The term "nonprofit" is so misleading it should be drummed out of the dictionary. In Massachusetts it can refer to legitimate charities and cultural organizations that deserve that tax-protected status, as well as the highly profitable health insurer Blue Cross and Blue Shield. As Attorney General Martha Coakley pointed out Thursday, one of the ways profitable nonprofits abuse the privilege is by paying outrageous salaries, bonuses and severance packages to top executives.
The attorney general released a survey of 25 large nonprofits that revealed the pay and perks these executives receive, money that would be of greater benefit to employees, customers and in some cases university students. This issue came to a head when an inquiry by the attorney general's office found that Blue Cross fitted two departing chief executives with golden parachutes totaling $16.4 million and $11 million respectively. An embarrassed Blue Cross agreed to refund the severance amount to customers, most of whom have regularly endured increases in their health insurance during the tenure of the execs.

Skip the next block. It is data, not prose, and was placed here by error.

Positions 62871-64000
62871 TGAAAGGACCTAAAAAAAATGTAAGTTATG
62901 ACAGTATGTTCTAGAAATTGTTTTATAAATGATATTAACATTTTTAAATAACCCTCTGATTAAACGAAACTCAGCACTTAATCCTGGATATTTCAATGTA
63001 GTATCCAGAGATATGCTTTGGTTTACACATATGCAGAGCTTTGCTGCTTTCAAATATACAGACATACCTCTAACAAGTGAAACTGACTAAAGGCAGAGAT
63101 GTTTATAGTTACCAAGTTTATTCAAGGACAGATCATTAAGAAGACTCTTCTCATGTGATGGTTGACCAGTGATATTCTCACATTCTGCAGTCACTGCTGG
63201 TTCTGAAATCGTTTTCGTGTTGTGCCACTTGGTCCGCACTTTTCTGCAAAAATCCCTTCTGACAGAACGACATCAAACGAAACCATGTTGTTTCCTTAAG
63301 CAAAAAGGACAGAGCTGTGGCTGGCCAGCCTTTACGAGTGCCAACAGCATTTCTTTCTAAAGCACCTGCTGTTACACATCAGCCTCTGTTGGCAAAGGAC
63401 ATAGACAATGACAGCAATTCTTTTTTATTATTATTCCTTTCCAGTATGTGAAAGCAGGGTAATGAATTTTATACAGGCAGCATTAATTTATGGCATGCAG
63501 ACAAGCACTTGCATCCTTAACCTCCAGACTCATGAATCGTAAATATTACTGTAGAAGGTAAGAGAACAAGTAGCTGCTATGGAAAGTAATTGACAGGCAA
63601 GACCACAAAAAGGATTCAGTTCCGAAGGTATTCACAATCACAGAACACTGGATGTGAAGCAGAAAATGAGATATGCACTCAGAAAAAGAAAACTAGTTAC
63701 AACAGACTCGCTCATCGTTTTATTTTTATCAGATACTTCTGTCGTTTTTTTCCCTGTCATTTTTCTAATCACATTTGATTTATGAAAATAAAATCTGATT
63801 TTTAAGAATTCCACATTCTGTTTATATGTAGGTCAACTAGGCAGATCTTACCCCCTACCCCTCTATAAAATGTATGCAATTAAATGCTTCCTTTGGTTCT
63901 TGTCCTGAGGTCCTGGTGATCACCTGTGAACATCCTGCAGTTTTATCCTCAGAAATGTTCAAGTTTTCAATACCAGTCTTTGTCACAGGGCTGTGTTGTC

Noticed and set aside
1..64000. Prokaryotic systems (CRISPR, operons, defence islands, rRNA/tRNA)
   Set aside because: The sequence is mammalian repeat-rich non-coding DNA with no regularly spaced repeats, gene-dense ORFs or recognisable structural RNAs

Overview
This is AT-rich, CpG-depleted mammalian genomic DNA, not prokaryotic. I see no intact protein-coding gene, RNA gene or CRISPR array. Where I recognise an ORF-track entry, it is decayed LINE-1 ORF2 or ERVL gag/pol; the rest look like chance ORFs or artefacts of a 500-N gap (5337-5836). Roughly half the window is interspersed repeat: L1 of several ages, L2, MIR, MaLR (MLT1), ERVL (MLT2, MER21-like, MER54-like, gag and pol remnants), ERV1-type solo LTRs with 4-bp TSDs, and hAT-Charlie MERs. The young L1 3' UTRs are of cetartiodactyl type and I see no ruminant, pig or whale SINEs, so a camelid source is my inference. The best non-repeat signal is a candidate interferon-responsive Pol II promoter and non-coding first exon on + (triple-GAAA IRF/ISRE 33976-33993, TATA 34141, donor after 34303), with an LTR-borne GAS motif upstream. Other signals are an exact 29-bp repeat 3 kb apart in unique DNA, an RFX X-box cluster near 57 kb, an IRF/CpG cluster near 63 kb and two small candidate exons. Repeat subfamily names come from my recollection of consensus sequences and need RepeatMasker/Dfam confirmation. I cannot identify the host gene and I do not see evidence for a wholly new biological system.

No laws may be broken, but organizations that receive tax breaks because of their nonprofit status and pay out lavish salaries and bonuses rather than return the money to employees or beneficiaries are behaving irresponsibly and cynically. The major source of the problem are the boards of directors who sign off on these salaries and severance packages. Ms. Coakley urged the boards to reconsider their severance policies and consider how compensation for CEOs compares to the salaries of the workforce.
As it can take as long as two years for executive compensation to emerge on the tax returns of nonprofits, Ms. Coakley will require them to fill out a new form revealing this information more promptly and completely. Shaming these organizations is often the most effective way of getting them to reform their behavior, and the harsh light cast by this disclosure may shame those capable of embarrassment.